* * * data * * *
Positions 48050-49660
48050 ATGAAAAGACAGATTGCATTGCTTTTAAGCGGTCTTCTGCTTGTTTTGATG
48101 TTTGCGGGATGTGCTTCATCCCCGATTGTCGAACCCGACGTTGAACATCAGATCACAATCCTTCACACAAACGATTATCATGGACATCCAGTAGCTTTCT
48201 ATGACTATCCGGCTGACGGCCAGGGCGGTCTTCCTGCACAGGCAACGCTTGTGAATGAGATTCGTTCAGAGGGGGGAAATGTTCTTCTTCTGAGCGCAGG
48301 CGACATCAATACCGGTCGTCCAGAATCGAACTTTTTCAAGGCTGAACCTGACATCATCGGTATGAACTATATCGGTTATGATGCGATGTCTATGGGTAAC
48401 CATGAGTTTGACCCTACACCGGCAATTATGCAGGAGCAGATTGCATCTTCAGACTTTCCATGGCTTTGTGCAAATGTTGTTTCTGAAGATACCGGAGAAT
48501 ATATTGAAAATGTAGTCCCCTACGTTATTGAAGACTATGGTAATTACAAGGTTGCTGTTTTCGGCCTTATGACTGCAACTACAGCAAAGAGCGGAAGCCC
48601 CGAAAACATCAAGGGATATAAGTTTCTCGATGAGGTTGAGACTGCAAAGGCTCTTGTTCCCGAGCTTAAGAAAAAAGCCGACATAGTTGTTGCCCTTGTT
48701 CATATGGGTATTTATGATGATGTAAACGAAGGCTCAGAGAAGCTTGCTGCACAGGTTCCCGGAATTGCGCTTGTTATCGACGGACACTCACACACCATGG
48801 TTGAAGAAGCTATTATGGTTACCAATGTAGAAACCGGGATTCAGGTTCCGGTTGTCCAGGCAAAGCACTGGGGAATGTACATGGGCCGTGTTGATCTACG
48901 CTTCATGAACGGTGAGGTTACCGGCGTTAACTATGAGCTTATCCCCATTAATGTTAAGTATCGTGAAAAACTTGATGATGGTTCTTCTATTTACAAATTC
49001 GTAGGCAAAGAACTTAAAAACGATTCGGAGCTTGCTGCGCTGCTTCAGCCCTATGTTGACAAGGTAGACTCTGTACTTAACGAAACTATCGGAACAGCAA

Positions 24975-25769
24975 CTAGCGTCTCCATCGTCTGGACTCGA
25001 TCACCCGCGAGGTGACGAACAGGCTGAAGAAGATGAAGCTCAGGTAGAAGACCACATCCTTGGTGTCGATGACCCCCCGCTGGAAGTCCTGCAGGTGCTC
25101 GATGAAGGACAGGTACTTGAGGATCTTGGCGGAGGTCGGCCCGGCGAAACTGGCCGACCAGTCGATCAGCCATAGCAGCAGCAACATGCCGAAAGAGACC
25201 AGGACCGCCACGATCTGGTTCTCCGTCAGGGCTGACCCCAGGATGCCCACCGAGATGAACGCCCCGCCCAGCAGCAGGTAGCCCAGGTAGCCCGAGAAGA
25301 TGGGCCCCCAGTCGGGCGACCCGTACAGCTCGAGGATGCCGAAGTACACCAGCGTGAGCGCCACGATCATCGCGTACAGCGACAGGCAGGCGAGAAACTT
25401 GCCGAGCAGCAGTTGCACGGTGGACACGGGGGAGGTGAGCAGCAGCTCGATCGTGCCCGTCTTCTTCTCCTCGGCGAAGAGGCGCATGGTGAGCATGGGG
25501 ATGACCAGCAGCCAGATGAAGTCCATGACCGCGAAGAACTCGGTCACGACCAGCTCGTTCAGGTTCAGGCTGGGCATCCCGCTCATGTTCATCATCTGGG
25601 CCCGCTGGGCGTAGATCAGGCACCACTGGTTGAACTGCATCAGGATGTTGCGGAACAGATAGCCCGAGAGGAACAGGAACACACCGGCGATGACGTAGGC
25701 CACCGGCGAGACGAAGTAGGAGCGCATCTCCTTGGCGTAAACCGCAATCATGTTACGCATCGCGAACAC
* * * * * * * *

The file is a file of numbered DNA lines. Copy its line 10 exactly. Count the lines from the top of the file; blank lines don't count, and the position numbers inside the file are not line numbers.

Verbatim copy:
48801 TTGAAGAAGCTATTATGGTTACCAATGTAGAAACCGGGATTCAGGTTCCGGTTGTCCAGGCAAAGCACTGGGGAATGTACATGGGCCGTGTTGATCTACG